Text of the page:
The following commands will help you to extract information from files.
cat – concatenate. concatenate files together
grep – regular expressions. search for a specific pattern within a file
cut – cut. pull out a specific column (or any other delimited information) from a file
Group Exercise: Let's make some simple files to play with. Copy the following text into a file and name it
# An example file containing four Saccharomyces cervisiae chromosomes and their lengths. sacCer3. chrI 230218 chrII 813184 chrIII 316620 chrM 85779
cat command reads one or more files and prints the output of all files to the screen. The output can be redirected to a file, as well, and in this way, we can join files together.
cat <file.txt> …
Typically, we join two different files together. For the purpose of example, let's try to duplicate the contents of our file using cat. The
… means you can keep adding more and more files.
$ cat chr_sizes.txt chr_sizes.txt $ cat chr_sizes.txt chr_sizes.txt > double_sizes.txt $ more double_sizes.txt
Regular expressions in computing describes a sequence of characters for which you want to search. It is often shortened to regex. Regular expressions are very powerful in computing and the expressions themselves can quickly become very complex with lots of wildcards and wiggle room for complex variations on the searched pattern. For this lesson, we'll focus on simple letter and number combinations. In this case, we can think of it here as simple pattern searching and matching.
grep [options] <pattern> <file> …
Let's say we want to know how long the mitochondrial genome is in yeast:
$ grep 'chrM' chr_sizes.txt
Individual Exercises: Try executing the following to get a sense of what grep does and does not do. To learn more about these options, read the grep man page.
$ grep -n 'chrM' chr_sizes.txt $ grep -v 'chrM' chr_sizes.txt $ grep -v '#' chr_sizes.txt $ grep 'chr' chr_sizes.txt $ grep '^chr' chr_sizes.txt $ grep 'chrII' chr_sizes.txt $ grep -w 'chrII' chr_sizes.txt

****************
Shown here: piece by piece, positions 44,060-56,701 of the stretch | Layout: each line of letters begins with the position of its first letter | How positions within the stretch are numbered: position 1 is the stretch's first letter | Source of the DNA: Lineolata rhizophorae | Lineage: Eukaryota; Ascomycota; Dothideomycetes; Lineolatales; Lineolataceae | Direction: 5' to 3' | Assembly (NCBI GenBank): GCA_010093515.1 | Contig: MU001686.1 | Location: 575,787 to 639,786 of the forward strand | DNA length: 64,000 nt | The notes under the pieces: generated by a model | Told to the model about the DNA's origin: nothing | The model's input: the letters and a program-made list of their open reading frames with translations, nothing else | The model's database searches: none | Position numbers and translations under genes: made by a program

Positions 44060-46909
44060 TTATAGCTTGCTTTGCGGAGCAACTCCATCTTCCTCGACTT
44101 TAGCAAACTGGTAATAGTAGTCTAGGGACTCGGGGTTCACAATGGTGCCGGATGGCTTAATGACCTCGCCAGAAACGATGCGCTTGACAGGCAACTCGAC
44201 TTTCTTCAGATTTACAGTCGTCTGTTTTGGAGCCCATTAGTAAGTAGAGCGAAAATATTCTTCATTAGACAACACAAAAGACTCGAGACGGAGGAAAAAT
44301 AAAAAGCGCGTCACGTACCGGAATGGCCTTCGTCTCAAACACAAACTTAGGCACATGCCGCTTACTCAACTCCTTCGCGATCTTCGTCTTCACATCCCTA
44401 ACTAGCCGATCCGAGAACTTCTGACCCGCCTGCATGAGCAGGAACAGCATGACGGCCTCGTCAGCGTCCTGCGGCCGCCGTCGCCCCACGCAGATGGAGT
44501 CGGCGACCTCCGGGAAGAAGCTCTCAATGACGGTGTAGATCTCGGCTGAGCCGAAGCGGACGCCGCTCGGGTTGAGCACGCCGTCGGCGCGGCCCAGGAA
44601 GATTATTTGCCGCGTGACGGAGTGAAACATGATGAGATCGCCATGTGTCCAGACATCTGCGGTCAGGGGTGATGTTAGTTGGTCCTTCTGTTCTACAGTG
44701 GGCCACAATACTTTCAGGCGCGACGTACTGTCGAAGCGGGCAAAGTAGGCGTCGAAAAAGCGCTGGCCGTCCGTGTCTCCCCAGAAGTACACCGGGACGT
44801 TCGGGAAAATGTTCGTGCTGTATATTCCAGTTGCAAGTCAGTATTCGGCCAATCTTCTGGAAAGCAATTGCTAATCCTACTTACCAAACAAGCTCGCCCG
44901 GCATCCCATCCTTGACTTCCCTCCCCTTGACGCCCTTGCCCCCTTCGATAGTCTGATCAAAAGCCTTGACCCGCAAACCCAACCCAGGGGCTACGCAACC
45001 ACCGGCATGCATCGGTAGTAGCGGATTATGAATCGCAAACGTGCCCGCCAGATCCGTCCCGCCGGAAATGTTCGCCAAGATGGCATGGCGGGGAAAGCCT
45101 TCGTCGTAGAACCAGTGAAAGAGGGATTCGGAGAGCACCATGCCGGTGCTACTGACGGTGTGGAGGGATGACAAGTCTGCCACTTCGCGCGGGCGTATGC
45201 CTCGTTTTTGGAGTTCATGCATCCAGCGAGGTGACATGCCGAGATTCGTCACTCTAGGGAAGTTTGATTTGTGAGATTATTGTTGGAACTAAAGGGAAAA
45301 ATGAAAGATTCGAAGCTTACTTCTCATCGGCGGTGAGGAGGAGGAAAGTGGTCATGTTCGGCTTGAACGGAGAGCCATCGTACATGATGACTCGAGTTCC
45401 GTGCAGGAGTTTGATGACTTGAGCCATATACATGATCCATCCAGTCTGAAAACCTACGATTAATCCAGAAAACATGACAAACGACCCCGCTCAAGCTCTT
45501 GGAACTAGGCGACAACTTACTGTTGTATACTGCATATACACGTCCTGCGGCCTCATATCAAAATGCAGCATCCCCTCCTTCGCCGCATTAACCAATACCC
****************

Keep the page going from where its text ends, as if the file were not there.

Common pitfall: Did you notice how searching for
chr gave you both the chromosomes listed in columns as well as the word
chromosome in the header? Also,
chrII returned both
chrIII. This is something to look out for with grep. We'll cover more advanced ways to restrict your regular expressions in later lessons.
Quick tip: As long as you use quotes around your search pattern, you can include a space in it.
cut is a command that can be used for slicing and dicing information out of delimited files. We'll just use the most basic feature of
cut which, by default, pulls out specific columns from tab delimited files. There are ways to change this so that it splits on other delimiters, but today, we'll just stick with the default operation.
column extraction usage
cut -f <number> <file.txt>
Group Exercise: Let's try to just extract out some columns using cut.
cut works by default by splitting a file into tab-delimited columns. The “tab” is called the delimiting character the column is called a field.
$ grep -v "#" chr_sizes.txt > chr_sizes_table.txt $ cut -f 1 chr_sizes_table.txt $ cut -f 2 chr_sizes_table.txt $ cut -f 1,2 chr_sizes_table.txt
Common pitfall: The cut utility counts like so: 1, 2, 3, 4. However, not all computing languages start on 1. Many start on 0 and count like so: 0, 1, 2, 3. It is a good idea to double check your language by testing it every time.
Common pitfall: cut defaults to looking for tab delimiting. It outputs with a default tab separator. To change these defaults, you can use the option *-d*
$ cut -d "," -f 2 file.txt #set the delimiting character to a comma, and then cut out the second field. $ cut -d " " -f 2 file.txt #set the delimiting character to a space, then cut out the second field. $ cut -d "\t" -f 2 file.txt #set the delimiting character to a tab, then cut out the second field. (default)
catcommand to concatenate ALL the chromosomes together into the file
# A tester gff file. # For testing pipes. chrV sacCer3_ensGene CDS 574807 575379 0.000000 - 0 gene_id "YER190C-A"; transcript_id "YER190C-A"; chrII sacCer3_ensGene CDS 805038 805256 0.000000 - 0 gene_id "YBR298C-A"; transcript_id "YBR298C-A"; chrV sacCer3_ensGene start_codon 575377 575379 0.000000 - . gene_id "YER190C-A"; transcript_id "YER190C-A"; chrII sacCer3_ensGene start_codon 805254 805256 0.000000 - . gene_id "YBR298C-A"; transcript_id "YBR298C-A"; chrII sacCer3_ensGene exon 805035 805256 0.000000 - . gene_id "YBR298C-A"; transcript_id "YBR298C-A"; chrIII sacCer3_ensGene exon 309070 310155 0.000000 + . gene_id "YCR105W"; transcript_id "YCR105W"; CHRII sacCer3_ensGene start_codon 805351 805353 0.000000 + . gene_id "YBR299W"; transcript_id "YBR299W"; CHRIII sacCer3_ensGene start_codon 310958 310960 0.000000 + . gene_id "YCR106W"; transcript_id "YCR106W"; chrV sacCer3_ensGene exon 574804 575379 0.000000 - . gene_id "YER190C-A"; transcript_id "YER190C-A"; chrV sacCer3_ensGene stop_codon 575680 575682 0.000000 - . gene_id "YER190C-B"; transcript_id "YER190C-B";
mini.gffthat are on chrII into a new file called
chromosome<tab>start<tab>end<tab>strand. Make a .bed file out of